Moody's Investors Service yesterday lowered Aquila’s senior unsecured debt rating to non-investment grade with a stable outlook, from Baa3 to Ba2. The troubled Missouri-based energy company had hoped to maintain its investment grade rating, exiting the energy trading business and selling assets as part of its plan to stave off any downgrade.The plan has seemingly backfired, however, and Aquila shares fell nearly 4% yesterday following the news. The company launched an initiative, known internally as Project BBB+/Baa1, in March to reduce costs by $100 million and sell $500 million in non-core, non-strategic assets in an effort to improve its credit standing.
"While we're naturally disappointed by the news, we've been preparing to conduct business operations under this possible scenario and will continue to deliver safe, reliable and economical energy to our customers," said Robert Green, Aquila’s president and chief executive. "We're committed to achieving a stronger credit profile and will remain focused on executing our asset sale programme and exiting the wholesale energy marketing and trading business.”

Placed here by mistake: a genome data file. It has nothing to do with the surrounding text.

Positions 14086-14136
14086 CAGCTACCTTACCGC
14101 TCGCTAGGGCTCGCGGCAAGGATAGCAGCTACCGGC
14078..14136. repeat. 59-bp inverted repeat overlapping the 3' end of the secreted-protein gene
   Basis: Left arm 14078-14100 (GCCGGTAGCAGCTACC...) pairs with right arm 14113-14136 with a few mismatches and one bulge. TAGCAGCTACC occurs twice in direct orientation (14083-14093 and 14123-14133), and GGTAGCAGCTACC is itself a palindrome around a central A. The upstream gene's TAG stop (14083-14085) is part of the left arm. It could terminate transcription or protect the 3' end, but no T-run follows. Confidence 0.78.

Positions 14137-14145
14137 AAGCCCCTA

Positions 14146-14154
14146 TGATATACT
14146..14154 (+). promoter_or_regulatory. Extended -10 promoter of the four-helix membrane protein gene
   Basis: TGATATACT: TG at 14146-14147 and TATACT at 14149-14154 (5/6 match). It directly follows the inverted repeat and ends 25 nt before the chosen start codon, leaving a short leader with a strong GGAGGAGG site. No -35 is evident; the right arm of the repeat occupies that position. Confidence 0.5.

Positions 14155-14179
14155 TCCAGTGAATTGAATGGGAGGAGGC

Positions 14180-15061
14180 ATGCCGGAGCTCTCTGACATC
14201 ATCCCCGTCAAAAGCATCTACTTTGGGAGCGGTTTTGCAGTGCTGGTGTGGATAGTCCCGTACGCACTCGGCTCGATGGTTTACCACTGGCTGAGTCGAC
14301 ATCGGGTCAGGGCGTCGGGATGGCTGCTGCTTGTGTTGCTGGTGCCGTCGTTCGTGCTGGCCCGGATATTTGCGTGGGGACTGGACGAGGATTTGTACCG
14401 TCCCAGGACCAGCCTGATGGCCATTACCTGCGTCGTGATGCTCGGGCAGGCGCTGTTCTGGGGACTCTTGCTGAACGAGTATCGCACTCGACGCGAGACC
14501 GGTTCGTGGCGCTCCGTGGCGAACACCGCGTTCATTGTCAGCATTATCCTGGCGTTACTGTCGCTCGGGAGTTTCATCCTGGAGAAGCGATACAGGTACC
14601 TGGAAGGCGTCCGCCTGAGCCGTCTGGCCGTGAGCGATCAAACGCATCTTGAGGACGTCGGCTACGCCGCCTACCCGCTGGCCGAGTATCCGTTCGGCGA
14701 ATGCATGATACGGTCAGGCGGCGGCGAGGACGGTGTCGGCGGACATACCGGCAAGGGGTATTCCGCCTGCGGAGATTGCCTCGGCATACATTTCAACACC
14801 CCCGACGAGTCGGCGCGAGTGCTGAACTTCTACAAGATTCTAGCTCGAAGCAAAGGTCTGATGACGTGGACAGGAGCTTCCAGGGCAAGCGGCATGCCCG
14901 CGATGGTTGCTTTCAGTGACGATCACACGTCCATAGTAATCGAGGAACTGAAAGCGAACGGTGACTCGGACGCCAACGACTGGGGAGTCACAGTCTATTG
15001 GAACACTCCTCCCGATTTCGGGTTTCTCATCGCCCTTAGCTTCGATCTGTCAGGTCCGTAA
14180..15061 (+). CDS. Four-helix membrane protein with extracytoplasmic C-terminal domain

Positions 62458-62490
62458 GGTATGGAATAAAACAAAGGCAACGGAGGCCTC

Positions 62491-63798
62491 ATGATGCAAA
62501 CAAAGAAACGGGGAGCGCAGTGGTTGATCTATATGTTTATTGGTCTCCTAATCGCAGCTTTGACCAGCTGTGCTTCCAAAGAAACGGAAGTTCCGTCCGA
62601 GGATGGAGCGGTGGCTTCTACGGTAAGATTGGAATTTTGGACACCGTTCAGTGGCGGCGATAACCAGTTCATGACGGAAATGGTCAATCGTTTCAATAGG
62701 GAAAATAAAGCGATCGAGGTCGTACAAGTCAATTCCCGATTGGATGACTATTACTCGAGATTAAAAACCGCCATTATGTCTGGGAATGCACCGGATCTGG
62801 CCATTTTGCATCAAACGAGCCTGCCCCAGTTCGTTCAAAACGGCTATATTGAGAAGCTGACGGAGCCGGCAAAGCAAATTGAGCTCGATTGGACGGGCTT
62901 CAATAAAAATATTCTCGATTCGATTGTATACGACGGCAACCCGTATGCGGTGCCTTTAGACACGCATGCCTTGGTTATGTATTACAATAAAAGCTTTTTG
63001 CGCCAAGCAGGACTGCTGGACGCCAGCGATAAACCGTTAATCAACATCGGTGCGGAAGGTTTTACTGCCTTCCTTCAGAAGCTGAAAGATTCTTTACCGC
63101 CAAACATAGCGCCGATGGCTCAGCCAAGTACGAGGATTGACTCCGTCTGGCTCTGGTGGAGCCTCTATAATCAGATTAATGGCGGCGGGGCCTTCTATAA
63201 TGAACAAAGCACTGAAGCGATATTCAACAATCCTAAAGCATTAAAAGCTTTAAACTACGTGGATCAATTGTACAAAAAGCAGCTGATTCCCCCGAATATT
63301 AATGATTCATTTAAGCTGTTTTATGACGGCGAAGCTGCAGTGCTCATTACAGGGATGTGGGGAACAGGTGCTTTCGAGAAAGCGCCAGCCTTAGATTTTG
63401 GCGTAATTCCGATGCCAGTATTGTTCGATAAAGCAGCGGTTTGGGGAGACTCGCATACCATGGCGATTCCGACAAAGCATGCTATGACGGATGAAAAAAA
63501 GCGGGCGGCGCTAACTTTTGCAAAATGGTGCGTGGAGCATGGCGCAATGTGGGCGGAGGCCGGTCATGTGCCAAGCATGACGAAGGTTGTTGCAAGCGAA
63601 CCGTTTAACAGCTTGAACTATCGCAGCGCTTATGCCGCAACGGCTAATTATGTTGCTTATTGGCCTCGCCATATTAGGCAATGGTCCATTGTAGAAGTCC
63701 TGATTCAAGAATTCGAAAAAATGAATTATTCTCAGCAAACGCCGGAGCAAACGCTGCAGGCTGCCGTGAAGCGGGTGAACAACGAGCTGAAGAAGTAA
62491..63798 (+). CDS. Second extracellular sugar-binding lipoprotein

“The rating downgrades reflect Moody's view that poor returns from investments outside the regulated utility business in the US have resulted in a significant deterioration of operating cashflows,” Moody’s said. “Market conditions and the results of the company's business segments have forced it to sell assets to meet liquidity pressures. The company relies on asset sales to shore-up its liquidity position this year and next. Announced asset sales total approximately $400 million, and could reach $1 billion by year-end. “
But the asset sales expected in the near term do not generate enough proceeds to appropriately capitalise the company at the former rating level, Moody’s added.Furthermore, proceeds below expectations could negatively impact the company's liquidity and outlook.
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